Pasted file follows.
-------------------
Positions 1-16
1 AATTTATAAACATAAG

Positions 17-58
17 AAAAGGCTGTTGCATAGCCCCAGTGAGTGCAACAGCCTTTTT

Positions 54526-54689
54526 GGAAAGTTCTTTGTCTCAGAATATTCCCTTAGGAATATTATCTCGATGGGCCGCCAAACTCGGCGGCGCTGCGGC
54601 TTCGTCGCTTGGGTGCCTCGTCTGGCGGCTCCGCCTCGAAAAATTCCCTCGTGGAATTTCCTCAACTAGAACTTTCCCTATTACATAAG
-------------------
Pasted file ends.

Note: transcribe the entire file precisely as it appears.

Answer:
Positions 1-16
1 AATTTATAAACATAAG

Positions 17-58
17 AAAAGGCTGTTGCATAGCCCCAGTGAGTGCAACAGCCTTTTT

Positions 54526-54689
54526 GGAAAGTTCTTTGTCTCAGAATATTCCCTTAGGAATATTATCTCGATGGGCCGCCAAACTCGGCGGCGCTGCGGC
54601 TTCGTCGCTTGGGTGCCTCGTCTGGCGGCTCCGCCTCGAAAAATTCCCTCGTGGAATTTCCTCAACTAGAACTTTCCCTATTACATAAG